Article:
Achieving a degree of or full decarbonisation of energy and electricity generation will transform systems from centrally planned with energy generation and demand centres located close to each other, along with fossil fuel technologies as a baseload to more diversified energy generation systems.
This will lead to new energy producers entering the market, and consumers becoming prosumers. New forms of energy generation will emerge, as well as digital and smart technologies. There will still be a need to manage peaks of supply and demand while also considering the volatile nature of energy generated from the RES.
All of this will lead to the creation of distributed energy systems and social innovations around the generation, transmission, and distribution of energy. As this becomes less centralized, the communities and people who live in them and use these technologies will gain influence.
The emergence of distributed energy systems could lead to a polycentric governance energy policy and a need to reframe the discourse from a focus on technologies to a focus on the acceptance of social innovations and new forms of governance. This includes co-production in the generation and management of energy.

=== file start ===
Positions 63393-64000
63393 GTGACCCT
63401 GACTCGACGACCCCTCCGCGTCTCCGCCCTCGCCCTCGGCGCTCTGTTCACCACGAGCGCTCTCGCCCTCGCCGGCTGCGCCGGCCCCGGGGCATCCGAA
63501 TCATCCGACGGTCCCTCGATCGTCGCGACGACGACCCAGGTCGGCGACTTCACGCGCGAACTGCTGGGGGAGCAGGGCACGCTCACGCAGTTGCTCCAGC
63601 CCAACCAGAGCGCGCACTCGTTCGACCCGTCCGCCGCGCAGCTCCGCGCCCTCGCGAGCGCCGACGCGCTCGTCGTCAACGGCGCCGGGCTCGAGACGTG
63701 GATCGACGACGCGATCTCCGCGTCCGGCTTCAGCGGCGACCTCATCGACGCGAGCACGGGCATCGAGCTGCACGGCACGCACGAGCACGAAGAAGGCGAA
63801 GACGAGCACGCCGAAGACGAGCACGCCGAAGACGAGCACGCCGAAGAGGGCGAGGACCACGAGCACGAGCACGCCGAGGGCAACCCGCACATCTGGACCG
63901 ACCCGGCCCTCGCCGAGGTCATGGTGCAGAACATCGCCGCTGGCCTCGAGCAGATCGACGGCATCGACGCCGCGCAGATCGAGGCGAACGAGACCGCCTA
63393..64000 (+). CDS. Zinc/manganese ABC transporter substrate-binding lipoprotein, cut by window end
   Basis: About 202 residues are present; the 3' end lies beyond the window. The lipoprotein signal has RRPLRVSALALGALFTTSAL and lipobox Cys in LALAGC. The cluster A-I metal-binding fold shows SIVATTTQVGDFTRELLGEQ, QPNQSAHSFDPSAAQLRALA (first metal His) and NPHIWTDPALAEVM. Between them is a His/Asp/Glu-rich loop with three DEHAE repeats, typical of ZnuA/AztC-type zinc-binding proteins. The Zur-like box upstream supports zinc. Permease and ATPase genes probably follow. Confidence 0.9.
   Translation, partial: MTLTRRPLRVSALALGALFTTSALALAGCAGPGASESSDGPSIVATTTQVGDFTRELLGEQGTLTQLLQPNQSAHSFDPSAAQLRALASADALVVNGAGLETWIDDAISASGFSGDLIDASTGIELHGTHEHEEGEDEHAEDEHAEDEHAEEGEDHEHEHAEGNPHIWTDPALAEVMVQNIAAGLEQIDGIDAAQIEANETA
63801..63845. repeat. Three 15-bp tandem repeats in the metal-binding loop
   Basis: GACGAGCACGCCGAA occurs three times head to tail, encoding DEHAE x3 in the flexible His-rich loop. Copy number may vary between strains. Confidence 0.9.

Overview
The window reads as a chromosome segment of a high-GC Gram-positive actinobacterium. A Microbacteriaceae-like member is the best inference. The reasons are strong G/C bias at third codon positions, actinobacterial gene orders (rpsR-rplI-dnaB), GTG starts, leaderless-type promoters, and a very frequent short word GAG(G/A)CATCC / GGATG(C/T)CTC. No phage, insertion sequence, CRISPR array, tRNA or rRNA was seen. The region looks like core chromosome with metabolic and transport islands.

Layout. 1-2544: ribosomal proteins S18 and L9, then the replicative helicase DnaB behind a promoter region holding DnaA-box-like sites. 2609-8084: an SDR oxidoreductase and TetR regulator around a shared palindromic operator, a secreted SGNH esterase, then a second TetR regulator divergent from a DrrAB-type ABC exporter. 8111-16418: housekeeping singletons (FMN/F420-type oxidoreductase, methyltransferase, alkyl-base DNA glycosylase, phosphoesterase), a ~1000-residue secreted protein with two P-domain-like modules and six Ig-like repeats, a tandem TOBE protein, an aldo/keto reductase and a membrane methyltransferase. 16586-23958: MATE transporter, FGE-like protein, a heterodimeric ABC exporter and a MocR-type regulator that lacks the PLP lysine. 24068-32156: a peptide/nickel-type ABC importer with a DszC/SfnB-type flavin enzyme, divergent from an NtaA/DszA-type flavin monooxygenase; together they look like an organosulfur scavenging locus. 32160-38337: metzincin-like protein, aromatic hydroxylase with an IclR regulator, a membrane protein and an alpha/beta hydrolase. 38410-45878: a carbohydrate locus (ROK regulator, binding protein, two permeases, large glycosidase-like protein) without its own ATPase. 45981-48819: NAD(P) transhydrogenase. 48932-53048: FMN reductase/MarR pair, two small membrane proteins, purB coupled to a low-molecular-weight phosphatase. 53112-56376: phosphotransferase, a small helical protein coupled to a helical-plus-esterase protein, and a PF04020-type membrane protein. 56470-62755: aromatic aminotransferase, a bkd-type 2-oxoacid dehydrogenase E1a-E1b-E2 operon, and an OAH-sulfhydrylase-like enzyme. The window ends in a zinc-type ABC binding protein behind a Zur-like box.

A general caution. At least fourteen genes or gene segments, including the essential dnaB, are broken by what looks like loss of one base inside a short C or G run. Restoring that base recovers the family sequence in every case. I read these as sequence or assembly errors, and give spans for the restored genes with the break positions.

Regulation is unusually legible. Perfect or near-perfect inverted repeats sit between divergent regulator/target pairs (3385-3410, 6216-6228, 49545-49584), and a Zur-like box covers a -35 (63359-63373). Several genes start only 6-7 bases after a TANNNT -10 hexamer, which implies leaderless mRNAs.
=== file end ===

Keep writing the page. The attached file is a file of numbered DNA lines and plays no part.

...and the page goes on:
This talk addresses: What is the current potential for polycentric governance and the opportunities for the co-production of energy policy given the general public’s existing levels of awareness and willingness to participate?
Three more questions emerge: * What is the general public’s level of awareness of climate change and the targets of energy policy? * What are the perceptions and attitudes of citizens regarding energy policy for decarbonisation of the energy sector? * How, if at all, would ordinary people like to engage in decision-making processes and the implementation of various measures foreseen by energy policy?